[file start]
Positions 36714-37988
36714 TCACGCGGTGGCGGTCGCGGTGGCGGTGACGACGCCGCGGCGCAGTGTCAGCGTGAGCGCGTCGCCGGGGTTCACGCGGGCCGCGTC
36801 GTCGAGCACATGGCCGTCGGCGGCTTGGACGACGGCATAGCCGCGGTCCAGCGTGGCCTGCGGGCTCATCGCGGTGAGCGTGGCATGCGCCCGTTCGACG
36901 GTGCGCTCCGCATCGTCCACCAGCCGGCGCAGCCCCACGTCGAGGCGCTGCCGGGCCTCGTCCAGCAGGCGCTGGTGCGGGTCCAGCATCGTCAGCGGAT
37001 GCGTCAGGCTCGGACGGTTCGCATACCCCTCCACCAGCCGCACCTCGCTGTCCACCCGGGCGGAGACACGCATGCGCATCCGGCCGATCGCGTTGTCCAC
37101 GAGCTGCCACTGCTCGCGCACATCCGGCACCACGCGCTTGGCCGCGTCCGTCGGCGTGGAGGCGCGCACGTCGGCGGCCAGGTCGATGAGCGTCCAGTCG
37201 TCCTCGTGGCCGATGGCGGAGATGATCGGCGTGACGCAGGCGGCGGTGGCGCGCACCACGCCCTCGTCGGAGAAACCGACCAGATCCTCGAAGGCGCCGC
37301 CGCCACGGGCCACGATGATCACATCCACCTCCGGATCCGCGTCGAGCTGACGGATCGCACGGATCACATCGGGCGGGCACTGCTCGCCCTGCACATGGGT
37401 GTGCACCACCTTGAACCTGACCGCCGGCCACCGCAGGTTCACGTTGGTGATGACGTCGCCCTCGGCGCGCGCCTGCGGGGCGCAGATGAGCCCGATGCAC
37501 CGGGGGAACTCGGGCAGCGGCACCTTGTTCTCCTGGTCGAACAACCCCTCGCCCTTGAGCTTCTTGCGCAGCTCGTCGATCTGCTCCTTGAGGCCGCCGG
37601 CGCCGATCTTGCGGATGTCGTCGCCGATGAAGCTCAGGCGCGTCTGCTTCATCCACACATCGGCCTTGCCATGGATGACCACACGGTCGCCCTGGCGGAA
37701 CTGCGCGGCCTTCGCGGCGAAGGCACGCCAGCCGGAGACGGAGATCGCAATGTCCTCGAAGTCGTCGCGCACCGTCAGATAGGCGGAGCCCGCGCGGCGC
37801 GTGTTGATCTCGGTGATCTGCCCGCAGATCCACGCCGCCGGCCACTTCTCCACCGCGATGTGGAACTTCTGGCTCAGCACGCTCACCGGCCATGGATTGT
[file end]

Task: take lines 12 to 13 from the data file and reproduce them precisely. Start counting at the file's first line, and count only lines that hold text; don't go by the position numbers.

37701 CTGCGCGGCCTTCGCGGCGAAGGCACGCCAGCCGGAGACGGAGATCGCAATGTCCTCGAAGTCGTCGCGCACCGTCAGATAGGCGGAGCCCGCGCGGCGC
37801 GTGTTGATCTCGGTGATCTGCCCGCAGATCCACGCCGCCGGCCACTTCTCCACCGCGATGTGGAACTTCTGGCTCAGCACGCTCACCGGCCATGGATTGT